I’ve said it before and I’ll say it again: there is never a good time to start a family. So if you want to have children you’re just going to have to go for it.
I was 28 when my oldest son was born, on my birthday. It was the most frightening thing that had ever happened to me. After eight months (he was early) of attempting to get used to the idea I still wasn’t nearly ready mentally. I felt a terrible panic when I was left alone in my hospital room with him that first night.
We hadn’t planned to have children the same year we married. But as luck would have it we found ourselves with child shortly after. I think of it as luck because I know we would have come up with all sorts of excuses to delay otherwise.
Everything else about my life to date had been planned. I planned to be a journalist and then pursue a career as a magazine editor. I planned to study communications at university. I also planned to marry my charming work colleague. But I hadn’t planned on children before 30.
Now that my youngest is just three years away from completing high school – which means I will be done with school by 50 – I am entirely grateful for the way my life panned out. Sure it was tough establishing my career with young children. But I see friends who did the opposite: reached the heights of their career and then started a family in their forties, and they are exhausted. I am exhausted watching them try to tame small children when my husband and I are just starting to feel free again. We are able to enjoy adult-only evenings while our friends who delayed are committed to evenings at home with the kids due to unreliable babysitting arrangements.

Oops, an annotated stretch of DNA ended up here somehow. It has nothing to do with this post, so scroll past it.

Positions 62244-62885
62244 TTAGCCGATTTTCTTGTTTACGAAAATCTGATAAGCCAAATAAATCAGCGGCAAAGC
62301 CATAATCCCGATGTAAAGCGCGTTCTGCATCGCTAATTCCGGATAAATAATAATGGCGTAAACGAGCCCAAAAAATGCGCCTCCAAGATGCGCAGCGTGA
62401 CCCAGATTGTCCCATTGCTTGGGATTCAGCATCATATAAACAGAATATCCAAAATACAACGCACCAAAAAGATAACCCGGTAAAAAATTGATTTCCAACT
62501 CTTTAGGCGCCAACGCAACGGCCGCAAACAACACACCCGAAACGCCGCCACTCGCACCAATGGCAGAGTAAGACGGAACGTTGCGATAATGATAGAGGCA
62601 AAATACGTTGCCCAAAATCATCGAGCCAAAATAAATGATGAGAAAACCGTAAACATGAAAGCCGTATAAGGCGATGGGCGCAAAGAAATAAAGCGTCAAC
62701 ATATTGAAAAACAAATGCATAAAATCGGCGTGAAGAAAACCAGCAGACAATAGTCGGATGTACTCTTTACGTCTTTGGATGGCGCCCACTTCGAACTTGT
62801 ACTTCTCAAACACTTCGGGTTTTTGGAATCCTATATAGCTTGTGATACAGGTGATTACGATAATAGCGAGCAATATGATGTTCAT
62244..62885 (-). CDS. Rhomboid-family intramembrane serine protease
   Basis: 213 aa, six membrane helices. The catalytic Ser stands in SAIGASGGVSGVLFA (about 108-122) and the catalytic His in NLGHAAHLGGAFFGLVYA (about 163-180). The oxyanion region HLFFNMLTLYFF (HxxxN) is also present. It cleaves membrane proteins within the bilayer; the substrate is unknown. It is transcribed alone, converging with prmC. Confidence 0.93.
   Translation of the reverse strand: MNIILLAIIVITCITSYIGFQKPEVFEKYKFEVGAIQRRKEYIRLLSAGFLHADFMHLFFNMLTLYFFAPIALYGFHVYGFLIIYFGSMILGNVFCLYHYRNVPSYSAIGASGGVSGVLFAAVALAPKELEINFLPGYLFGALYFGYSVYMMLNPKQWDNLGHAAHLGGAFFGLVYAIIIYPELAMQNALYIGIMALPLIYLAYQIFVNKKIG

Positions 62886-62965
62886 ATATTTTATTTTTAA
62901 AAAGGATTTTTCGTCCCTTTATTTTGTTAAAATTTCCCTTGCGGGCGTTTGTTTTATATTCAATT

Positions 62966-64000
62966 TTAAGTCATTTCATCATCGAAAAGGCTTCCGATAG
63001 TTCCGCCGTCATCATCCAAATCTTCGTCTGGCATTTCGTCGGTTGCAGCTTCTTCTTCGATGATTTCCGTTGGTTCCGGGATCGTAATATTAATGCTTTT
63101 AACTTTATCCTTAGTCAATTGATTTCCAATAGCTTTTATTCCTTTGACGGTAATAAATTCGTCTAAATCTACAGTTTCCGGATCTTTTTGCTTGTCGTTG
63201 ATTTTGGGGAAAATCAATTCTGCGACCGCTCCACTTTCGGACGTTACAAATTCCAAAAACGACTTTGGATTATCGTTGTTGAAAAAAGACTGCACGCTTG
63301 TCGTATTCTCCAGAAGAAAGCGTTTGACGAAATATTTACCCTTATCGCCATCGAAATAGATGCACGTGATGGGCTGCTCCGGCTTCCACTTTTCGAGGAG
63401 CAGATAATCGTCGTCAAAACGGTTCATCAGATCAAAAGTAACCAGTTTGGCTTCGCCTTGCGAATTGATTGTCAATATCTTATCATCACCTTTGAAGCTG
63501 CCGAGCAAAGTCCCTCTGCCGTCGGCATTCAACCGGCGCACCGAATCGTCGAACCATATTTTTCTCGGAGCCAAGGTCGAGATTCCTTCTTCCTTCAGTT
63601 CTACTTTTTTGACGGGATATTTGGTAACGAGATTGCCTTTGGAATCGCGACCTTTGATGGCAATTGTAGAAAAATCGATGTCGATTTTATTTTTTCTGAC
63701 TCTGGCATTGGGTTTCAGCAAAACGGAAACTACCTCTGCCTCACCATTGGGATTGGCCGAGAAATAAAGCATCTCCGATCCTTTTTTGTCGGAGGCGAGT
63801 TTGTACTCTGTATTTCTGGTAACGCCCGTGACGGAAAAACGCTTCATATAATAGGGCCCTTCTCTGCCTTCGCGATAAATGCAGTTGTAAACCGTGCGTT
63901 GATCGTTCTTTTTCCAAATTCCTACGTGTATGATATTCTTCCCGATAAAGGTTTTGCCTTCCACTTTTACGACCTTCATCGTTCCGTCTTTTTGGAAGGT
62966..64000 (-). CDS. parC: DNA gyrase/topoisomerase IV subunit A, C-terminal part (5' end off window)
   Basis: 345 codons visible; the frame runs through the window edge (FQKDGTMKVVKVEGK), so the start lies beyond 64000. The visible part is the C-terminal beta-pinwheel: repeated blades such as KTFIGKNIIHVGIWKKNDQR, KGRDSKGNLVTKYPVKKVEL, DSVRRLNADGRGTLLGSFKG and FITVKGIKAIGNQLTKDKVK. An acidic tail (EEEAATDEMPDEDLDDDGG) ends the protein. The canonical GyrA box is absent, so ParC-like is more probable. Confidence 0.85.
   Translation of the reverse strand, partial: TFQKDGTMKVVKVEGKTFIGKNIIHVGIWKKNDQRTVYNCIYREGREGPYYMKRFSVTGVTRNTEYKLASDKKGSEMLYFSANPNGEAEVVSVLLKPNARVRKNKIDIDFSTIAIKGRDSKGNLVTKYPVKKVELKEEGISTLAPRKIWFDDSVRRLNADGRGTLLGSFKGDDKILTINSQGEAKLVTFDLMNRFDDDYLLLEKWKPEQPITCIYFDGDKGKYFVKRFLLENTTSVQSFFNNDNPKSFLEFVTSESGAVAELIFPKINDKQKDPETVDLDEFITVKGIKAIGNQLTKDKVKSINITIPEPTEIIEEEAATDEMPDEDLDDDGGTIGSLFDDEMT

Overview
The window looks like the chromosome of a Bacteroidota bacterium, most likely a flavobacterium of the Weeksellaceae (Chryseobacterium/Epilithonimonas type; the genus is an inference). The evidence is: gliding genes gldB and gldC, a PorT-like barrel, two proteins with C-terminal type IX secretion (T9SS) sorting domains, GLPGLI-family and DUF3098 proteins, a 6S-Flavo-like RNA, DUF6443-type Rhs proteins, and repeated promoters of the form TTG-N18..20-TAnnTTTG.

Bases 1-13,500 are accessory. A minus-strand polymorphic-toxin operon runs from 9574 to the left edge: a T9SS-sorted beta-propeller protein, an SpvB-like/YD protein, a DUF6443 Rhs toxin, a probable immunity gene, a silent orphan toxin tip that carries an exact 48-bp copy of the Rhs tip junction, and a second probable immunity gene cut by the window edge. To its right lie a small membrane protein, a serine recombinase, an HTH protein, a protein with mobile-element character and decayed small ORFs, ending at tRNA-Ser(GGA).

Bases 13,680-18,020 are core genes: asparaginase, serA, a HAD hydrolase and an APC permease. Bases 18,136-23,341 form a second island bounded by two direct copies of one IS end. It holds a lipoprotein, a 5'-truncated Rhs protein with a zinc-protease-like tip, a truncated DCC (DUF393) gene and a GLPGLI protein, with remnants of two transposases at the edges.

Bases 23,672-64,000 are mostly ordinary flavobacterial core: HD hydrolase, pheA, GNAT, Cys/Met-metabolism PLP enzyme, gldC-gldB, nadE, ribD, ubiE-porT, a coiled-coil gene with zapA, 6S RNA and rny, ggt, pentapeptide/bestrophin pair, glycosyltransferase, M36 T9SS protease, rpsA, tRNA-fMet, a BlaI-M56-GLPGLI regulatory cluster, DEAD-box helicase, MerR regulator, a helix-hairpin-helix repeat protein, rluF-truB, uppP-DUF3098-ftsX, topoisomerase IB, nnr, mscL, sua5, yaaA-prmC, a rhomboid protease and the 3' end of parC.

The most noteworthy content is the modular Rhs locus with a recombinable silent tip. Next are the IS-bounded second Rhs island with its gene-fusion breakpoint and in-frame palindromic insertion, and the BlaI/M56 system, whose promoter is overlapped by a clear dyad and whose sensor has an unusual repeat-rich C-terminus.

I hear so many bright young women talk of a career-first, children-later decision that has been reached due to fear. Fifty years after women were liberated, we remain trapped in a corporate world where being a mum may be a career disadvantage. Of course this isn’t the case for all. There are some progressive companies that have eliminated the need for fear. If you know of one please nominate them for a Women’s Agenda Leadership award.
Some early career women also fear the impact of children on their double-income active lifestyle. It may not be so easy to pack your bags for an impromptu weekend away but it isn’t impossible. Then there’s the reported cost of children and the sleepless nights that we all hear and read about.
Yes it’s all true. The rich fabric of parenthood can absolutely affect you in each of those ways. There’s no point pretending otherwise. But it’s also true that children enrich your existence in so many ways that those of us who have suffered career setbacks, financial regression and a diminished social life wouldn’t do it differently if we had our time again.
Did fear delay your plans for a family? What would you advise younger women to do?